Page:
Jeb Bush Is Dismissing the GOP Base at His Own Peril

Republican voters aren’t looking for reforms. They want to cut the size of government.

National Journal
Dec. 16, 2014, 3:28 p.m.

Six months after Pres­id­ent Obama’s 2008 land­slide vic­tory swept Demo­crats in­to power across the coun­try, Jeb Bush, Mitt Rom­ney, and Eric Can­tor sat down at a sub­urb­an Wash­ing­ton pizzer­ia to talk policy. They spent that May week­end ar­guing that the GOP’s best path back in­to power was to im­prove the party’s battered im­age by ad­voc­at­ing re­forms for edu­ca­tion, im­mig­ra­tion, and the eco­nomy. Can­tor saw the ses­sion as a rebrand­ing ex­er­cise, of­fer­ing mostly plat­it­udes about hav­ing a con­ver­sa­tion with the Amer­ic­an people. Rom­ney used the event as early pre­par­a­tion for his second pres­id­en­tial cam­paign, mostly stick­ing to talk­ing points. But Jeb Bush came pre­pared with a slew of cre­at­ive pro­pos­als to test out at the town hall, like char­ging lower tu­ition to stu­dents pur­su­ing high-end de­grees in en­gin­eer­ing and sci­ence.

After the event ended, sev­er­al re­port­ers (my­self in­cluded) chased after Bush to ask him the in­ev­it­able ques­tions about his in­terest in run­ning for pres­id­ent. He was vis­ibly an­noyed, lament­ing that Wash­ing­ton re­port­ers only ask about the polit­ic­al horse race and have no in­terest in policy.

With Bush’s an­nounce­ment Tues­day that he’s form­ing an ex­plor­at­ory com­mit­tee for pres­id­ent, he’ll be test­ing the pro­pos­i­tion that be­ing a policy wonk sells polit­ic­ally. In dis­cuss­ing pre­par­a­tions for a run this week, Bush con­fid­ently de­clared he wouldn’t pander to Re­pub­lic­an voters, stick­ing to his prin­ciples on im­mig­ra­tion and edu­ca­tion re­form. In prin­ciple, the ar­gu­ment is re­fresh­ing. In prac­tice, however, it ig­nores polit­ic­al real­ity.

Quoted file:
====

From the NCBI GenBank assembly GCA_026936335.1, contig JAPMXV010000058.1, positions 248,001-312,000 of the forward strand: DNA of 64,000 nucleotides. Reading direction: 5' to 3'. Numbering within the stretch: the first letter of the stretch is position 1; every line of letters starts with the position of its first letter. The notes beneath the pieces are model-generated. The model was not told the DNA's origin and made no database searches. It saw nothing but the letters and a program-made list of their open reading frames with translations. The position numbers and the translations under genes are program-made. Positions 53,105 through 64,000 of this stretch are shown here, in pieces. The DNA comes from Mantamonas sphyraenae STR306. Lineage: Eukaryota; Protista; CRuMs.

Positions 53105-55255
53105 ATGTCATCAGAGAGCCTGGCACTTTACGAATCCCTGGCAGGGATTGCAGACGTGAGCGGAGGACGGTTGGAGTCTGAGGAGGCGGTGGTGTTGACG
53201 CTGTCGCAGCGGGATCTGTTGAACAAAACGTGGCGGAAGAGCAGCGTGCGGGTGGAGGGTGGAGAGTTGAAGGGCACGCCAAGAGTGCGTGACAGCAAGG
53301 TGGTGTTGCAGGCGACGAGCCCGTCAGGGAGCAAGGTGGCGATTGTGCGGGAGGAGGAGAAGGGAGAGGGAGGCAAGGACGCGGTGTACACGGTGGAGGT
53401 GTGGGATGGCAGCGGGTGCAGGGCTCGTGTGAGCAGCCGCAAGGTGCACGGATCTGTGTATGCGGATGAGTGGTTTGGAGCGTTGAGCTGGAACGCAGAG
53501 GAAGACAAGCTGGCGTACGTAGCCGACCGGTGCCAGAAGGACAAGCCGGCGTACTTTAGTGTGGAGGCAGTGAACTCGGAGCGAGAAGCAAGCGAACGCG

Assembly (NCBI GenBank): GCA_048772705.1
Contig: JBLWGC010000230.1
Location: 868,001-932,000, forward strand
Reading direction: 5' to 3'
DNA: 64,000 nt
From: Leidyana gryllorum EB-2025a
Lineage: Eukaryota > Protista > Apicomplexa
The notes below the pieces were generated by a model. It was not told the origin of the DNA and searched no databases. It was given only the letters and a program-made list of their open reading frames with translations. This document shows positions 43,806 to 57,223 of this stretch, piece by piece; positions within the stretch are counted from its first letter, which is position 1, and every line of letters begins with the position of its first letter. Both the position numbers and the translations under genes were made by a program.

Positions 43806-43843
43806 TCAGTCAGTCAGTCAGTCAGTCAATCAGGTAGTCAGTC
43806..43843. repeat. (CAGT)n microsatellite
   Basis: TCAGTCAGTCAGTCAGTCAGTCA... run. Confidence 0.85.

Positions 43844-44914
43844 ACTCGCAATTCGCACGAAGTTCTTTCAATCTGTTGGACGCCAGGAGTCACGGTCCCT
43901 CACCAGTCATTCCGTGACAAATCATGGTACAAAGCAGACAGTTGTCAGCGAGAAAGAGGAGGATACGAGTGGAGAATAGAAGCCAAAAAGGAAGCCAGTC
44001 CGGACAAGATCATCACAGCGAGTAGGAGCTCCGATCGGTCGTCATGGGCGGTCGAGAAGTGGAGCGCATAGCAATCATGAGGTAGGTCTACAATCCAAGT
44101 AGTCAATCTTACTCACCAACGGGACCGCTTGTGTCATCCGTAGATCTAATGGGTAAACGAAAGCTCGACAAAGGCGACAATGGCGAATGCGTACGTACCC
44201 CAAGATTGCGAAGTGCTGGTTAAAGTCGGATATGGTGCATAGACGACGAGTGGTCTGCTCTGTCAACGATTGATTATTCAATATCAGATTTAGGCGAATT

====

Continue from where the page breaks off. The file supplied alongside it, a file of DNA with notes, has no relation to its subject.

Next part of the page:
The or­gan­iz­a­tion that Can­tor launched (the Na­tion­al Coun­cil for Amer­ica) nev­er got off the ground des­pite the hype. Re­pub­lic­ans won back con­trol of Con­gress simply by run­ning against an un­pop­u­lar pres­id­ent, not by of­fer­ing a set of solu­tions to fix the coun­try’s strug­gling eco­nomy. Des­pite be­ing House ma­jor­ity lead­er, Can­tor lost his primary to an ob­scure op­pon­ent—in part be­cause he over­es­tim­ated the polit­ic­al re­ward of pitch­ing lofty re­forms and ig­nored the day-to-day dis­sat­is­fac­tion from his own con­stitu­ents. In his second pres­id­en­tial cam­paign, Rom­ney struggled to lock up the nom­in­a­tion against a deeply con­ser­vat­ive field and was un­able to cap­it­al­ize on Obama’s me­diocre ap­prov­al rat­ings.

Oth­er Re­pub­lic­ans have talked in high-minded fash­ion about selling con­ser­vat­ive re­forms to GOP voters, but found there wasn’t much polit­ic­al be­ne­fit in do­ing so. New Jer­sey Gov. Chris Christie be­came fam­ous for his tough talk against waste­ful gov­ern­ment and teach­ers uni­ons in his first term, but has all but aban­doned ad­voc­at­ing new ideas since cam­paign­ing for reelec­tion. Lately, the fam­ously out­spoken gov­ernor has avoided policy ques­tions on im­mig­ra­tion (des­pite trav­el­ing in Mex­ico!) and on the Sen­ate re­port on the CIA’s in­ter­rog­a­tion tech­niques. Louisi­ana Gov. Bobby Jin­dal has got­ten little polit­ic­al trac­tion pro­mot­ing re­forms on health care, en­ergy, edu­ca­tion, and na­tion­al se­cur­ity, and he’s care­ful to frame his ideas in op­pos­i­tion to Obama. Once a sup­port­er of the Com­mon Core edu­ca­tion­al stand­ards that Jeb Bush cham­pi­ons, Jin­dal now com­pares them to So­viet cent­ral plan­ning.